Proposed Canadian travel regulations for people with disabilities don’t go far enough, critics say – BC


For people living with disabilities, travelling can be a challenge.

The Canadian Transportation Agency and federal accessibility minister announced new proposed regulations that promise to be a game-changer for travellers with disabilities.

The proposed regulations would affect communication, training, accessibility and service on large airlines, rail, ferries, buses and terminals.

For example, terminals would be required to help a passenger get from the curb to check-in.


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Gabor Lukacs with the advocacy group Air Passenger Rights is critical of the changes since they don’t apply to smaller airlines.

“Swoop and Flair and some other startup airlines that may pop up in the coming years will not be subject to those regulations,” Lukacs said.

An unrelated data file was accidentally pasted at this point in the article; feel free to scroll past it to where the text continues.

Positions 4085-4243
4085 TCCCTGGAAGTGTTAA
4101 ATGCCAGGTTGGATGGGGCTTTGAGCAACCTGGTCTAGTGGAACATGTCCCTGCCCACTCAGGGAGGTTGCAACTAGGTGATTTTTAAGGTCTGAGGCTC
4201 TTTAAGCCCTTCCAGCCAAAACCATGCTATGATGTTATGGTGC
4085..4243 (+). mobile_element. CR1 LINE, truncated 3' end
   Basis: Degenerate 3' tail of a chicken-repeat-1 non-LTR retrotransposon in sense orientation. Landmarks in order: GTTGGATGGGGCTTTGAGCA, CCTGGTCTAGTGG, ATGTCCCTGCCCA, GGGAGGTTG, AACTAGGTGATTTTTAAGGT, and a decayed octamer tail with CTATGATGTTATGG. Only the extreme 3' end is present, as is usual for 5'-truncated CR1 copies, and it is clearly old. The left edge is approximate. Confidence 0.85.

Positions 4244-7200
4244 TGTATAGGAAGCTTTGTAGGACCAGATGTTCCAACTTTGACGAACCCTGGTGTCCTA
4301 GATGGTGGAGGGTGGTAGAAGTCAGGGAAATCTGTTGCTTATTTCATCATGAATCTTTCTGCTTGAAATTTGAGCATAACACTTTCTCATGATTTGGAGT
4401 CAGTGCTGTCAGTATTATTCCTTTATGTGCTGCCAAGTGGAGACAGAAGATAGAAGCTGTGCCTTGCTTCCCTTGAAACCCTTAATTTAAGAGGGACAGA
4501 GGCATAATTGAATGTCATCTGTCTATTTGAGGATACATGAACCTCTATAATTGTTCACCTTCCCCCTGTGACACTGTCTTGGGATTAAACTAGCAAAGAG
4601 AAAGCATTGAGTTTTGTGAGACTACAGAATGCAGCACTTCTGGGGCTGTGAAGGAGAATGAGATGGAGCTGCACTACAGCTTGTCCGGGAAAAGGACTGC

“If a passenger with disabilities wants to fly on those airlines, they will be completely at the airline’s mercy,” said Canadian Transportation Agency CEO Scott Streiner. “There will be a second wave, a second round of regulatory development to look at those smaller carriers.”

“But we thought it was important to move forward with this package that will cover the more than nine out of 10 travellers now.”

If a person with a disability requires a support person or a service dog, carriers would have to provide adjacent passenger seating at no extra cost. But critics argue that rule is already in place and only applies to travel within Canada.

The regulations would also protect people with allergies. Carriers would have to establish a buffer zone upon request to limit exposure from things to which those passengers are allergic.

There’s a 30-day comment period before proposed rules are finalized this summer.

© 2019 Global News, a division of Corus Entertainment Inc.




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